In August I was off to Ireland, again, yet another successful trip.  On the 10th we headed to Brandon Point for a spot of seawatching, it wasn't as easy as Seaford I can tell you that!  But I did end up with Great and Sooty Shearwater, both lifers!
Several nights which turned into the early morning while mothing produced some good results, Early Thorn, Lesser Swallow Prominent, and Pink-barred Sallow were some favourites.  Oh, and I don't want to forget a Long-billed Dowitcher (lifer) on the 25th!  A crazy twitch, practically halfway across the country!  I also got hen Harrier and my first Red Squirrel, so worth the drive.


On the 8th I was back at Seaford, for an amazing day of birding.  We started off with c.4000 House martin flying around the cliffs, sometimes right over our heads! Then continued to find 30+ Yellow wagtail, 30+ Wheatear, Redstart, Whinchat, and a basking female Adder!  Certainly a memorable day.
 I didn't do much more birding in September, except a couple of visits to the patch, where I found that the female Kingfisher had returned for the winter.


I finally found a Patch Gadwall on the 1st, two males and a female on the main lake.
 The 5th had me finding a Firecrest in my garden, and, on the 15th I headed to Wanstead Flats for Ring Ouzel (lifer), we managed to see two males.
 The next morning a Lapland Bunting (lifer) was reported on the Flats, so we were over there quickly, and managed some great views of this smashing local bird!
 An early start the next day, had us off to Richmond Park to photograph the Red Deer rut.  Although we didn't get the sunrise we were hoping for it was a good day of photography.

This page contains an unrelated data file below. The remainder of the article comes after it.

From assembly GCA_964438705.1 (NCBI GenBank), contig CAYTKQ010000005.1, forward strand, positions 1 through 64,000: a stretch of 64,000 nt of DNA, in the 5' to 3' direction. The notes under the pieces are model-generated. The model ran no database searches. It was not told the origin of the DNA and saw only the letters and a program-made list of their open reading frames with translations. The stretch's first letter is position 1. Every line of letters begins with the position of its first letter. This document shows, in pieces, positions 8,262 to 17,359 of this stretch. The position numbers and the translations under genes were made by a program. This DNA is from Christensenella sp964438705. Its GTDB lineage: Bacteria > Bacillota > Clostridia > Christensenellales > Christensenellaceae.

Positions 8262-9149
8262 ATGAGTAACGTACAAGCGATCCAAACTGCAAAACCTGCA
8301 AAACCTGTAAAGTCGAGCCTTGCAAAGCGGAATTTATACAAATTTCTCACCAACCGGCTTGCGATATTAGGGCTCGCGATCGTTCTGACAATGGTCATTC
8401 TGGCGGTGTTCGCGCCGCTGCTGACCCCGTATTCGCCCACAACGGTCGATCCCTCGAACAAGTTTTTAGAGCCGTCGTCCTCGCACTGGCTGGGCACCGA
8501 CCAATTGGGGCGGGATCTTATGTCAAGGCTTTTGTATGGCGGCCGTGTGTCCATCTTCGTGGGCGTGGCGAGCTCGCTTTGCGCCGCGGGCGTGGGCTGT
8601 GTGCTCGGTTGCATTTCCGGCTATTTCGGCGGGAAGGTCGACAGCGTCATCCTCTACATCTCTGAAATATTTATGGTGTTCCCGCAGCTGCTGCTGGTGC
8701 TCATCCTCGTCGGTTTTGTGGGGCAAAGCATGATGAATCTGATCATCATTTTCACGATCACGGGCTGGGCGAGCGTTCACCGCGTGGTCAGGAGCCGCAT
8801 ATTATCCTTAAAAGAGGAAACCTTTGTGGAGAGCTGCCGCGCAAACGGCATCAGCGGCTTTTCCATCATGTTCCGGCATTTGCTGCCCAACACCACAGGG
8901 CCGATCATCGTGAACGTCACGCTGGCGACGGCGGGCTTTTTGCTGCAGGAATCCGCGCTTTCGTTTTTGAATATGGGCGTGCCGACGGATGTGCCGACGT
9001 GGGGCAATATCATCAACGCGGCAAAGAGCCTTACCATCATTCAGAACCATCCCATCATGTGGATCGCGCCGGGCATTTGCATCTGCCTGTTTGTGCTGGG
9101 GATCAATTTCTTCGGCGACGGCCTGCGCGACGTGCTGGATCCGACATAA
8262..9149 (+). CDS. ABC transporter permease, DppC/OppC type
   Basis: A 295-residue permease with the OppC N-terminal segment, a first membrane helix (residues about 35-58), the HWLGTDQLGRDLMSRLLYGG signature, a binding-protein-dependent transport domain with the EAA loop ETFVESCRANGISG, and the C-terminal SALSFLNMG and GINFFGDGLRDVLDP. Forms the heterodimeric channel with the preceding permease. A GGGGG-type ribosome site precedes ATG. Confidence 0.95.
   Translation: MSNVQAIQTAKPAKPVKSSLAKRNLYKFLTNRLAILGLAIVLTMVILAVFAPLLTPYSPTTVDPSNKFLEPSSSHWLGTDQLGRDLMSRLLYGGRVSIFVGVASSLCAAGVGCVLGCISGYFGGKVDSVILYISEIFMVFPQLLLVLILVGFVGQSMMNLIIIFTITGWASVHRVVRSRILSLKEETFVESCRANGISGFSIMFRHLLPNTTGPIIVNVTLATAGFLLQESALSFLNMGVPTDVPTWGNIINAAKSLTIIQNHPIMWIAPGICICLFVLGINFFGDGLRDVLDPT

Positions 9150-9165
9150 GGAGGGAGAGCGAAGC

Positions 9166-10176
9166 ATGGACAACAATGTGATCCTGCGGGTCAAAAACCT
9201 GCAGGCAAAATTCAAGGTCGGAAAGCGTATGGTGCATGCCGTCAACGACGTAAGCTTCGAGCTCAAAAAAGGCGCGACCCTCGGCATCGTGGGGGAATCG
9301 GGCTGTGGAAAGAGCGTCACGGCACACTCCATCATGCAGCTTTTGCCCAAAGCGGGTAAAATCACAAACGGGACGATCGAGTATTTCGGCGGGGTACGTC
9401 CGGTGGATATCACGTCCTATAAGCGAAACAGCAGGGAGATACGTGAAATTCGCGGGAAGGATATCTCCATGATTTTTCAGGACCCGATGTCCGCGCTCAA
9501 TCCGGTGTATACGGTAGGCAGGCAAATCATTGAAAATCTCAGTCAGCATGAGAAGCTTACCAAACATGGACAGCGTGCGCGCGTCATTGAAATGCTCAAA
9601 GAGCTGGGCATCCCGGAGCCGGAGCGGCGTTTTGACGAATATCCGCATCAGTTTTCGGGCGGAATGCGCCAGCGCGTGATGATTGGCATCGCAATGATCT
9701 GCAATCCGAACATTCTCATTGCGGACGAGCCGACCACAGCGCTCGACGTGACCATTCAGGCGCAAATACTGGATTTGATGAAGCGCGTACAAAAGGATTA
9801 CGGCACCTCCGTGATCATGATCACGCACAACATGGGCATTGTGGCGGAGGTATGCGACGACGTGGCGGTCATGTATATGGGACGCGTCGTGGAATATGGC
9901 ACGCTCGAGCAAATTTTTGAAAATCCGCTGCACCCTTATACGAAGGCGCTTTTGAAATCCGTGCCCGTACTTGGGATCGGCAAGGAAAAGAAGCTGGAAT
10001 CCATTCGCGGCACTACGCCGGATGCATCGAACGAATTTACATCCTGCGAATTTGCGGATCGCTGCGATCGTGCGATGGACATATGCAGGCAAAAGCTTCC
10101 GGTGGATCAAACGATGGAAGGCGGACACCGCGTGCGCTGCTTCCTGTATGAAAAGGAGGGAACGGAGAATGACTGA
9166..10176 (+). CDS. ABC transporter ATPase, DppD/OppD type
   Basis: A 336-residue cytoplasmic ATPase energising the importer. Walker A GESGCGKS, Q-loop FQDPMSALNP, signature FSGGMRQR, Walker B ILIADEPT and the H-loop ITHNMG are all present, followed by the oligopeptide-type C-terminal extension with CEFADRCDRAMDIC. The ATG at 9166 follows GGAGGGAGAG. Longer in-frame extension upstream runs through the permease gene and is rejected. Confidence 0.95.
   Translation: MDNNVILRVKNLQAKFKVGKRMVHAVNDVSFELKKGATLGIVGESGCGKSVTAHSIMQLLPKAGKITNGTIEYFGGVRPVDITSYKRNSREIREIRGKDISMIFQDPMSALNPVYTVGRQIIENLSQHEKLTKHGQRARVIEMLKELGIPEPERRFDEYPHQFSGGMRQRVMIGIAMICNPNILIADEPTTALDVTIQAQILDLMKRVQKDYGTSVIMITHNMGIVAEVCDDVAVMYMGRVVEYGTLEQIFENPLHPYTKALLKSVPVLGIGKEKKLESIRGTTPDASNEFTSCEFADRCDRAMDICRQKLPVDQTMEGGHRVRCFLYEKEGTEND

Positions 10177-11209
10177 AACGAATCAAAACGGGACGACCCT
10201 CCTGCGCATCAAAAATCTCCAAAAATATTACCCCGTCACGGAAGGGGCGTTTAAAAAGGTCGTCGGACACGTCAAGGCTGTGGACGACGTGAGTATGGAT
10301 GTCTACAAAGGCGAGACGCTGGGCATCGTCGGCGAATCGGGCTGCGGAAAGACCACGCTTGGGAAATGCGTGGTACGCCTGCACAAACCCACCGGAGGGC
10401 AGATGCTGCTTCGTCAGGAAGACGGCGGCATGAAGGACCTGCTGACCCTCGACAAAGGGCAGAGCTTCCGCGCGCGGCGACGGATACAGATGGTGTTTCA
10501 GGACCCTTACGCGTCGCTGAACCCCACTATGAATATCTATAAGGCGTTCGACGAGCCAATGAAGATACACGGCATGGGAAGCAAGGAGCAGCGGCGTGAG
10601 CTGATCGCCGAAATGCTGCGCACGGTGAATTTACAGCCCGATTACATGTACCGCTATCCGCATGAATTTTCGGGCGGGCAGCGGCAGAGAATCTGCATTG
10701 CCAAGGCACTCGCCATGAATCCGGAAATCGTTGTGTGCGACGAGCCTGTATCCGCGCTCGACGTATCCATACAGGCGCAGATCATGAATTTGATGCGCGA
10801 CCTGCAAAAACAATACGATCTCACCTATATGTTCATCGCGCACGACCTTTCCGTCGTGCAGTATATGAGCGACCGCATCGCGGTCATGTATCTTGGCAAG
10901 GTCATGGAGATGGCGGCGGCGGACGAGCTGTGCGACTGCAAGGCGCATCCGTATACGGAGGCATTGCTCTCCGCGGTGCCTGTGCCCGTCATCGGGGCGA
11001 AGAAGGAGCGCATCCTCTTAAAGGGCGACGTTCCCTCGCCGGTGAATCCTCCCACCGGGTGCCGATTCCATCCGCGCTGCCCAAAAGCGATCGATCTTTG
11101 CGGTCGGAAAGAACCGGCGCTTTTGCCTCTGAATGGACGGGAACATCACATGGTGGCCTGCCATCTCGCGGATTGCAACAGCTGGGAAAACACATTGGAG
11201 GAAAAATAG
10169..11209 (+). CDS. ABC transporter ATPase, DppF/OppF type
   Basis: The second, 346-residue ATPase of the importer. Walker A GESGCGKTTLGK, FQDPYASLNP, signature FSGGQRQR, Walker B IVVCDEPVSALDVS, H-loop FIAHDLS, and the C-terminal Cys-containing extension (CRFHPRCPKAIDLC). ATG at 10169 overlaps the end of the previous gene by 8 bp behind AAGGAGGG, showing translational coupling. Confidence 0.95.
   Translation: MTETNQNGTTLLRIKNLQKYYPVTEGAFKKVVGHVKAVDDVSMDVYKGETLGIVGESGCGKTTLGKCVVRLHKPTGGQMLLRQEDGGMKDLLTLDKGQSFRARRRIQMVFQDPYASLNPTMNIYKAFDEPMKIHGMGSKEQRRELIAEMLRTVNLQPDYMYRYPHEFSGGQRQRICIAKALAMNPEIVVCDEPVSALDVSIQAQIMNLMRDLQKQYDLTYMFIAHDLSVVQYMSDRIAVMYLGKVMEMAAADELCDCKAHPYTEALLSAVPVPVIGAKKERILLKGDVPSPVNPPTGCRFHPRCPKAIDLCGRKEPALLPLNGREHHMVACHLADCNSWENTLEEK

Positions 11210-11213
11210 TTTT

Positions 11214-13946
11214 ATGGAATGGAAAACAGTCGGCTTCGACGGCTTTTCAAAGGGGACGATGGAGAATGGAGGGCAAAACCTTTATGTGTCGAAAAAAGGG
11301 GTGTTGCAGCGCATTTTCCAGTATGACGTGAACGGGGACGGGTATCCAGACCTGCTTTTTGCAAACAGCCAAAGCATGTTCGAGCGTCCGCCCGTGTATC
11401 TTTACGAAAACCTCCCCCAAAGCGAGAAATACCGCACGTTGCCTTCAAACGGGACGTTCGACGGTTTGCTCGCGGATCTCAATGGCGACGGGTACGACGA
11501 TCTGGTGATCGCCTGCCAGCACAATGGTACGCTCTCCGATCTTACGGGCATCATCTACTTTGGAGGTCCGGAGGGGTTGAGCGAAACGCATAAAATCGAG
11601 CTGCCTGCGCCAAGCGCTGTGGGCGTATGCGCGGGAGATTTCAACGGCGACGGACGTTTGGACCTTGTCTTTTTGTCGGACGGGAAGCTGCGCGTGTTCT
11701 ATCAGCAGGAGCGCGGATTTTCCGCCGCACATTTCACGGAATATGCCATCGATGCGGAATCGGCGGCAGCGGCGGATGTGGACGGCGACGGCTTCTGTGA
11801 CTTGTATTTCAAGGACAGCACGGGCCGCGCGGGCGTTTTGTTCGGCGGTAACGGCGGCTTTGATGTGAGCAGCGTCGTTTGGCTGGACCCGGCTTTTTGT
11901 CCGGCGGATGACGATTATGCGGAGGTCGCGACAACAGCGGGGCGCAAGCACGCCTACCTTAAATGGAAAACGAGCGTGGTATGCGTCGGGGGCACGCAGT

I'd been debating upgrading my lens for a while now, and I decided that it was time.  And on the 22nd I became the owner of a Canon 400mm f5.6, a beautiful lens!
 The 24th held my first Yellow-browed Warbler, an active little bird at Regent's Park. And a fantastic visit - sorry twitch - to Beachy Head on the 27th was for the most stunning of Siberian migrants. A male Red-breasted Flycatcher.  And a showy one at that!


Things slowed down again in November, and it was really just a month of patch birding.  Still a great month though, with lots of great views of Kingfisher, Med Gull and Grey Wagtails. I got a lot of photography done, although the Wagtails and Med Gull seemed to like coming too close to the camera!


On the 8th (the day after my 15th birthday) I headed to Newhaven with Caleb, where we were lucky enough to find ourselves a Snow Bunting!  A winter plumaged (naturally) male, who showed supremely well for the four or so hours we photographed him. What a treat!
 Throughout December the Grey Wagtails continued to show wonderfully on the patch, at times I believe down to just four-and-a-half foot.  A great end to a great year....